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Unformatted text preview: 34 Chapter 2 Basic Structures: Sets, Functions, Sequences, and Sums CHAPTER 2
Basic Structures: Sets, Functions, Sequences, and Sums SECTION 2.1 Sets 2. 10. 12. 14. There are of course an inﬁnite number of correct answers.
a) {371  n:0,1,2,3,4} or {3: I :t' is a multiple of BAD g a: S 12}.
b) {3: i —3 S a: S 3 }, where we are assuming that the domain (universe of discourse) is the set of integers. c) {3:  3; is a letter of the word monopoly other than 1' or y . Each of the sets is a subset of itself. Aside from that, the only relations are B Q A, C Q A, and C g D. a) Since the set contains only integers and {2} is a set, not an integer, is not an element.
b) Since the set contains only integers and {2} is a set, not an integer, {2} is not an element.
0) The set has two elements. One of them is patently {2}.
d) The set has two elements. One of them is patently e) The set has two elements. One of them is patently {2}. f) The set has only one element, {{2}}; since this is not the same as {2} (the former is a set containing a
set, whereas the latter is a set containing a number), {2} is not an element of a) true b) true 0) false—sec part (a) d) true I e) trueithe one element in the set. on the left is an element of the set on the right, and the sets are not equal
1') true—similar to part (e) g) false—the two sets are equal The numbers 1, 3, 5, 7, and 9 form a subset of the set of all ten positive integers under discussion, as shown here. “7e allow B and C to overlap, because we are told nothing about their relationship. The set A must be a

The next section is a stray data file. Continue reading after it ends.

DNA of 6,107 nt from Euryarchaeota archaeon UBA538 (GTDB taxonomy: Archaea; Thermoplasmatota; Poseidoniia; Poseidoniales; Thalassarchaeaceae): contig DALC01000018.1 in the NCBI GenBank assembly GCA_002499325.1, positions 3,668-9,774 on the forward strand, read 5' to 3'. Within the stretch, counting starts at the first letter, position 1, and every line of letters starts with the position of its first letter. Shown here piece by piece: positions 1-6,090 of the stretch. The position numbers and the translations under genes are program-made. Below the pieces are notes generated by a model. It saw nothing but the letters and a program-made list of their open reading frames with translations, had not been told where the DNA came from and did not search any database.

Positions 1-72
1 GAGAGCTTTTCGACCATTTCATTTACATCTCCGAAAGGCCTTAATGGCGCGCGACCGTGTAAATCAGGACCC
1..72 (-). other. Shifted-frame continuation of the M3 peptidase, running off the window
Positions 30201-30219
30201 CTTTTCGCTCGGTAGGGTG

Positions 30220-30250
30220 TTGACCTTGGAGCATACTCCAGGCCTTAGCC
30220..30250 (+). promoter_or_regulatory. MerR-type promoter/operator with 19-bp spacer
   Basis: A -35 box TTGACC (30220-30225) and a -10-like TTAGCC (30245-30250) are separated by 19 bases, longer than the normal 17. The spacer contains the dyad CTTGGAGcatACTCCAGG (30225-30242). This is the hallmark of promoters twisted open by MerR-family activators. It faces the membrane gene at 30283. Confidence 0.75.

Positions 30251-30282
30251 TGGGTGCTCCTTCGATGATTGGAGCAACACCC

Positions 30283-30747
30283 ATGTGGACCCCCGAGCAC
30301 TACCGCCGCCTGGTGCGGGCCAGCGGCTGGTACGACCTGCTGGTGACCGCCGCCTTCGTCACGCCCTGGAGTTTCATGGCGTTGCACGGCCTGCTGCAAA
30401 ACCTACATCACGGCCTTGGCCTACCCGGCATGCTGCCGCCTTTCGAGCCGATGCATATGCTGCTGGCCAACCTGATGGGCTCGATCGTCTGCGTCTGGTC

subset of each of them, and that forces it to be positioned as shown. “7e cannot actually show the properness
of the subset relationships in the diagram, because we don’t know where the elements in B and C that are Section 2.}. 16. 18. 20. 22. 24. 26. 28. 30. 32. Sets 35
not in A are located—there might be only one (which is in both B and C), or they might be located in
portions of B and/or C outside the other. Thus the answer is as shown, but with the added condition that
there must be at least. one element of B not in A and one element of C not in A. G) Since the empty set is a subset of every set, we just need to take a set B that contains (3! as an element. Thus
we can let A : Q7 and B = {(2)} as the simplest example. The cardinality of a set is the number of elements it has. a) The empty set has no elements, so its cardinality is 0. b) This set has one element (the empty set), so its cardinality is '1.
c) This set has two elements, so its cardinality is 2. d) This set has three elements, so its cardinality is 3. The union of all the sets in the power set of a set X must be exactly X. In other words, we can recover X
from its power set, uniquely. Therefore the answer is yes. a) The power set. of every set includes at least the empty set, so the power set cannot be empty. Thus (3 is
not the power set of any set. b) This is the power set of c) This set has three elements. Since 3 is not a power of ‘2, this set cannot be the power set of any set. d) This is the power set of {(1,1)}.
By deﬁnition it is the set of all ordered pairs (c,p) such that e is a course and p is a. professor. "We can conclude that A : Q) 01' B : Q). To prove this, suppose that neither A nor B were empty. Then